Hong Kong : An anesthesiologist, Khaw Kim-sun, 53, is on trial in Hong Kong charged with killing his wife and daughter by placing a leaking yoga ball filled with carbon monoxide in their car.
The Malaysian professor who was having an affair filled a yoga ball with dangerous gas to kill his wife and daughter in a “deliberate and calculated” murder plot, a Hong Kong court heard on Wednesday.
Khaw Kim-sun put the inflatable ball containing carbon monoxide in the boot of a yellow Mini Cooper driven by his wife, Wong Siew-fung, 47, on May 22, 2015, prosecutors told the High Court.
His 16-year-old daughter Khaw Li-ling was in the passenger seat.
Prosecutor Andrew Bruce SC told the jury of five men and four women that Khaw set up a research project with “no value” to obtain the carbon monoxide he later used in the murder plot and was assisted in this project by the student he was having an affair with.
His colleagues at Chinese University’s department of anaesthesia and intensive care spotted Khaw filling two yoga balls with carbon monoxide. He claimed he wanted to test its purity and also told them he was experimenting with the effects of the gas on rabbits.
But experts said Khaw’s rabbit experiment would not be transferable to humans and that it was “extremely dangerous” to store such gas with yoga balls.
Bruce said Khaw knew the risk and put a meter in his car when he took two yoga balls, filled with carbon monoxide, home. Invoices showed he spent tens of thousands of dollars on 6.8 cubic metres of carbon monoxide of 99 per cent purity.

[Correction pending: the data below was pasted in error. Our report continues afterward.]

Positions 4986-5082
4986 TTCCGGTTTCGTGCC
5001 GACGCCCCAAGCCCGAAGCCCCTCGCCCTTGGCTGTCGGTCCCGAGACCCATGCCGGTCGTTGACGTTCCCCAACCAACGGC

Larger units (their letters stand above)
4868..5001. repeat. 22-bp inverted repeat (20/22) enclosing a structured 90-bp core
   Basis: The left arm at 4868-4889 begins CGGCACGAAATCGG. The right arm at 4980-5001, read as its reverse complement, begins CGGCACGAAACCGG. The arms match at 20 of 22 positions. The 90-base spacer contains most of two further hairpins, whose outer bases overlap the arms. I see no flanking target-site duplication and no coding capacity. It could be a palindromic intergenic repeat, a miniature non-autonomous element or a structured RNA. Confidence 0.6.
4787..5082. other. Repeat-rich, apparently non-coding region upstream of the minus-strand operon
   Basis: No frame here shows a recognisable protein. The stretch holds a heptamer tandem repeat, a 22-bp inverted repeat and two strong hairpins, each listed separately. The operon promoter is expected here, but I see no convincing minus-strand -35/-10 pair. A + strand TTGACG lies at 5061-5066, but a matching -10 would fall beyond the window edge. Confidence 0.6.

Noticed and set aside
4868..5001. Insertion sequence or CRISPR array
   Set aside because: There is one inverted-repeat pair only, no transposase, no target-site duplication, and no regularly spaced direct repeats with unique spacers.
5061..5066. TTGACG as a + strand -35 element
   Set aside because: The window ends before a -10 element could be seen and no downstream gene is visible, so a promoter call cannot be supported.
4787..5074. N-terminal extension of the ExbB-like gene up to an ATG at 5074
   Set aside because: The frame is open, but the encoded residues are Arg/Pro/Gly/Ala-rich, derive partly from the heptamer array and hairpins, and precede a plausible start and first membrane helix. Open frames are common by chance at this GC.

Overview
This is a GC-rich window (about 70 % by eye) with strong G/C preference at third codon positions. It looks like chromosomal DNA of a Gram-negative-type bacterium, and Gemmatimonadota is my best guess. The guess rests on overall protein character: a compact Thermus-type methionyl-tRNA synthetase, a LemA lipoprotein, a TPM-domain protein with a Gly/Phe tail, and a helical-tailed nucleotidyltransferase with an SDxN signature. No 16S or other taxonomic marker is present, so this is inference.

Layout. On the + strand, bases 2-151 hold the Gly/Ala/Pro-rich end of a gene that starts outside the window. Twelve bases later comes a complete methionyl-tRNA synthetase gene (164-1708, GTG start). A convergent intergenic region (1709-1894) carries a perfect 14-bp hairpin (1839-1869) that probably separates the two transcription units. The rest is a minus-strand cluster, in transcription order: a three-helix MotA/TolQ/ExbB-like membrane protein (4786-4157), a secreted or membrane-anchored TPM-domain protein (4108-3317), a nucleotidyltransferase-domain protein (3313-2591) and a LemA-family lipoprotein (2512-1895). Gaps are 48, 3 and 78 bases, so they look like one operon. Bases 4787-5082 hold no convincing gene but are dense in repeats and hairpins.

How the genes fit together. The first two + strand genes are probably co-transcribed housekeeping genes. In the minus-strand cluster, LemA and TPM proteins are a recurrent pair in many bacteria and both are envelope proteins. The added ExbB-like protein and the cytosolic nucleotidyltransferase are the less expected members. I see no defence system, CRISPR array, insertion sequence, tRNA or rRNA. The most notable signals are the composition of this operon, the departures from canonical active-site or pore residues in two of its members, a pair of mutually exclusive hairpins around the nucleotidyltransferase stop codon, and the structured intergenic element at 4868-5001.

During police interviews, Khaw said he had taken the gas home in the yoga balls to exterminate rats at home, but a domestic helper who worked for him said there had never been a rodent problem.
Khaw also suggested his daughter might have used the gas-filled balls to commit suicide, something which Bruce called “a lame lie”.
“It is simply not true,” he said, adding that teachers at her school had said she was happy. Khaw’s wife knew about his mistress, but refused to get a divorce, Bruce said.
The court heard Khaw’s wife and daughter were found in a car parked at the Sai O Village bus stop in Ma On Shan by a jogger.
Tong Yuk-ling told the court she initially thought the pair were taking a nap, but grew suspicious when she came past a second time, 45 minutes later, and noticed the wipers were on even though it had not rained.
They were taken to the Prince of Wales Hospital in Sha Tin, where Khaw also worked as a doctor, where they were certified dead.
A postmortem found they had died from inhaling carbon monoxide, but the car showed no defects, which led officers to shift their attention to a deflated yoga ball in the back of the vehicle.
The prosecution said Khaw probably did not intend to kill his daughter.
“The last thing the accused wanted was for his 16-year-old to die,” Bruce said. Khaw had not been aware his daughter was away from school on the same day he planned to kill his wife.